ALASKA - The special legislative session ended with a whimper Monday night, as the House of Representatives finally acknowledged that the senate would not engage on the issue of an in-state natural gas pipeline.
The House Majority press conference following adjournment was a chorus of sharp complaints about the senate, but senators said the legislation, favored by Governor Sean Parnell and the House Majority, simply was not ready for prime time.
"We did what the good people of Alaska elected us to do,” said Representative Bob Lynn (R-Anchorage). “We came down here and we passed good bills out of this house and so Mr. Speaker I move and ask unanimous consent that the house adjourn Sine Die."
After the 27th legislature wrapped up its business, members of the Republican-led majority in the house decided to place blame.
"Sadly the Alaska Senate has told the people of Alaska no,” said Representative Mike Hawker (R-Anchorage). “...Has said no to finding affordable energy for our communities."
The last bill standing was designed to expedite the construction of an in-state gas line to serve Alaska consumers.
"What the senate has done is they've doomed Alaskans in Fairbanks and in rural Alaska to another year, two, three, four, of brutal winters, spending a disproportionate amount of their income on just staying warm,” said Representative Craig Johnson (R-Anchorage).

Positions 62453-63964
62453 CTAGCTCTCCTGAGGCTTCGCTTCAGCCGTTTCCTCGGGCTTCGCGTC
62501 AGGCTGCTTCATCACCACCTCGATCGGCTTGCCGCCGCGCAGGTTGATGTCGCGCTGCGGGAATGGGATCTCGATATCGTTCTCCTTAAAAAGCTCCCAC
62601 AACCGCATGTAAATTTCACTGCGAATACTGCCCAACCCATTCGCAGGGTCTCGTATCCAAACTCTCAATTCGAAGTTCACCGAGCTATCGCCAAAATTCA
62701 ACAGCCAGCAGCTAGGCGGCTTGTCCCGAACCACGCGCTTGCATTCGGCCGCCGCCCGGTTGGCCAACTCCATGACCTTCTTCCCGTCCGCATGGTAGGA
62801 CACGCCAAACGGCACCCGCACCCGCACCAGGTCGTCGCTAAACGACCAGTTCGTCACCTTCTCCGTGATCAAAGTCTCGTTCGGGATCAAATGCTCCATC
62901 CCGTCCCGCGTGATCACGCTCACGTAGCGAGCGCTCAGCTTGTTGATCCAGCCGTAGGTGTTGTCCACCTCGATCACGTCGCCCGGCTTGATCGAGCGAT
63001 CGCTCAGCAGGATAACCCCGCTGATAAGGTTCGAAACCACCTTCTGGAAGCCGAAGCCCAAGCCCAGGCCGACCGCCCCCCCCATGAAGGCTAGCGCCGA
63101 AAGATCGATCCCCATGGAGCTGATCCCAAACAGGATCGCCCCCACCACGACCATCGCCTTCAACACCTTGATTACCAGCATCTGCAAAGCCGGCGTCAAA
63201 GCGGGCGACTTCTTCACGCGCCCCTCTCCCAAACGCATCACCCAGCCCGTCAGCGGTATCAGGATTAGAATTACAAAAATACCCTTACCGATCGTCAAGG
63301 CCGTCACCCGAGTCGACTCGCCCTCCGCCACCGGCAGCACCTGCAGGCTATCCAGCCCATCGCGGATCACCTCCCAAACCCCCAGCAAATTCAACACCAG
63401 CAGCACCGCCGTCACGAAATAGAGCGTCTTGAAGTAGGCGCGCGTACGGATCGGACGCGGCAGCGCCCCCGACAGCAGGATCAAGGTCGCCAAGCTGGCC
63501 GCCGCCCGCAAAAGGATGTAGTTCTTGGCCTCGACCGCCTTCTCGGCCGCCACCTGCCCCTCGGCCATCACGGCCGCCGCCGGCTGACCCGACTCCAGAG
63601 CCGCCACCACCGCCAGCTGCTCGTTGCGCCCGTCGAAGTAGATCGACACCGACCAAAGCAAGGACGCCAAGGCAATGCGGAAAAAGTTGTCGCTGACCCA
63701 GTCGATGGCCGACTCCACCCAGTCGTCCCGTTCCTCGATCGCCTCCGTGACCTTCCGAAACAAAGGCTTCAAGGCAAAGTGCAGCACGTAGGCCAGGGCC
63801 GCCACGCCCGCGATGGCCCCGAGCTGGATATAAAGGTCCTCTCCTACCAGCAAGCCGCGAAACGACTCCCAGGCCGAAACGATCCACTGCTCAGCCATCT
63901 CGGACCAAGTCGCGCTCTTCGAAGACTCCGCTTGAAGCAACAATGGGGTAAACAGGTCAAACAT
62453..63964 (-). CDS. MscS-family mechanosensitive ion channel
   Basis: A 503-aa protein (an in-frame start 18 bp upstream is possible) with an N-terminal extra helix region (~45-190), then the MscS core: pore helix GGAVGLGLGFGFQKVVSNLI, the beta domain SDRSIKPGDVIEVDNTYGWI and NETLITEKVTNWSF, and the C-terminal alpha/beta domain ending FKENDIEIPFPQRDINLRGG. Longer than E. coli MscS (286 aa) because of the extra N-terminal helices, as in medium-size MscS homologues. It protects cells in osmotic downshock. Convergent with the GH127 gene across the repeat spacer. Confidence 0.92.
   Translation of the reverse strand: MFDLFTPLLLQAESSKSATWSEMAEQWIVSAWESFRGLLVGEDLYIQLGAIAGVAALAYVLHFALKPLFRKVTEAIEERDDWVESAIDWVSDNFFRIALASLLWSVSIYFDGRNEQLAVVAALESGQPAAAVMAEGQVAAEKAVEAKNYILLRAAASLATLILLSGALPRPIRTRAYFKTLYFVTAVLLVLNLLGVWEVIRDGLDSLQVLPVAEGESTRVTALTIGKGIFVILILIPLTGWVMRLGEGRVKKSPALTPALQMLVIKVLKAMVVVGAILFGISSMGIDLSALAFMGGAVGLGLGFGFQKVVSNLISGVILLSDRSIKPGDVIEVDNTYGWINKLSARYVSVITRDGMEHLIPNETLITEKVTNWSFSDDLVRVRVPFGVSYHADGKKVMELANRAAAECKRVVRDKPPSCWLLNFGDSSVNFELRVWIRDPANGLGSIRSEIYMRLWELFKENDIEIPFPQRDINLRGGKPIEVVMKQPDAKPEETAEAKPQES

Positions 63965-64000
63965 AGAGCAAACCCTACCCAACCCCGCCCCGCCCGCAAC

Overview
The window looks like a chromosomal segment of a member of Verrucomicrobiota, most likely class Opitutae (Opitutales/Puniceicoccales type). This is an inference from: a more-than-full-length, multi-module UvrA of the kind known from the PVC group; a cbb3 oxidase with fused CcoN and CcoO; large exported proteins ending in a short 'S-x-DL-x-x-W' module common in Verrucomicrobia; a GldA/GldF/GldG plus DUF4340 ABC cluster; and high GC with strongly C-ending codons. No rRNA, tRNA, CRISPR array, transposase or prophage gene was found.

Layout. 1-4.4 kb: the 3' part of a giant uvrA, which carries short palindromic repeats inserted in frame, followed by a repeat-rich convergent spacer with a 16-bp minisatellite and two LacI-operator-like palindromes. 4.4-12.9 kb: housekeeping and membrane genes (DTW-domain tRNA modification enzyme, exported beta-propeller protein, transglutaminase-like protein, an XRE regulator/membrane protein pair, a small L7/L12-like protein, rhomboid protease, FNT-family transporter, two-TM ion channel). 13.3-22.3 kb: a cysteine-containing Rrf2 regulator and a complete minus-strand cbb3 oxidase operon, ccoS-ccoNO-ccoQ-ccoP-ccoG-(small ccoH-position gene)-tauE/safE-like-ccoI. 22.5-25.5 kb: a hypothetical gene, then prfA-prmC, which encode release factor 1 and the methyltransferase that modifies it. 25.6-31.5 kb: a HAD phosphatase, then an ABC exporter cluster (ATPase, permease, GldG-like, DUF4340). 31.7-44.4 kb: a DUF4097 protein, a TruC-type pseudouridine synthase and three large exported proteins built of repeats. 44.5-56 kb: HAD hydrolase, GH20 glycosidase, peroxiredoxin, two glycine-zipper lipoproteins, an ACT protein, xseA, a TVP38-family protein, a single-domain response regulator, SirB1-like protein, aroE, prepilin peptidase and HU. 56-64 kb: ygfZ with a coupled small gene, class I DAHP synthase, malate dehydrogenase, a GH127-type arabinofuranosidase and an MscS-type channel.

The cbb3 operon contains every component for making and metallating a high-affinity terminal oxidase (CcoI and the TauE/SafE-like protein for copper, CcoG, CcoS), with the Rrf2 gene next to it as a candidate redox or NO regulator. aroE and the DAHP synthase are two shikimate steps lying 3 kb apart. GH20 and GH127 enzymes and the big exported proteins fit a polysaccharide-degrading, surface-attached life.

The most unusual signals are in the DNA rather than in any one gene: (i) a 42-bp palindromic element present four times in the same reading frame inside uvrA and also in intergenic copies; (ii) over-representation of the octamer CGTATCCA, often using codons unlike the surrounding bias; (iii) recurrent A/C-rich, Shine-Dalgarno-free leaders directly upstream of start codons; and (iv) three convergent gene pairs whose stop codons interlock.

But senators in the bipartisan majority said the house was headed in the wrong direction.
"It doesn't make sense to go ahead and build a small diameter line from the North Slope down to Southcentral when we have a 200-year supply of gas in cook inlet,” said Senator Bill Wielechowski.
According to Wielechowski, a big gas line will provide far cheaper gas.
"It's just a policy difference,” said Wielechowski. “I think that's ultimately what it came down to. Many of us on the senate side felt it was a bad policy call. We've already invested half a billion dollars in a large diameter line. We're finally in a position where you have the producers on alignment. We're in a position where we're making progress on a big line."
And there were concerns about making a super-agency out of the Alaska Gasline Development Corporation.
"An enormous amount of power given to an agency, an enormous amount of rights given to them without coming back to the legislature before confirmation,” said Senate President Gary Stevens (R-Kodiak).
With the wide differences between the house and the senate the legislature finally ran out of gas.
Of course the other issue that failed in the special session was Parnell's bill to reduce oil taxes by up to $2 billion a year, depending upon the price per barrel.
Stevens said that issue might well come back next year, but he says the administration so far has not made the case.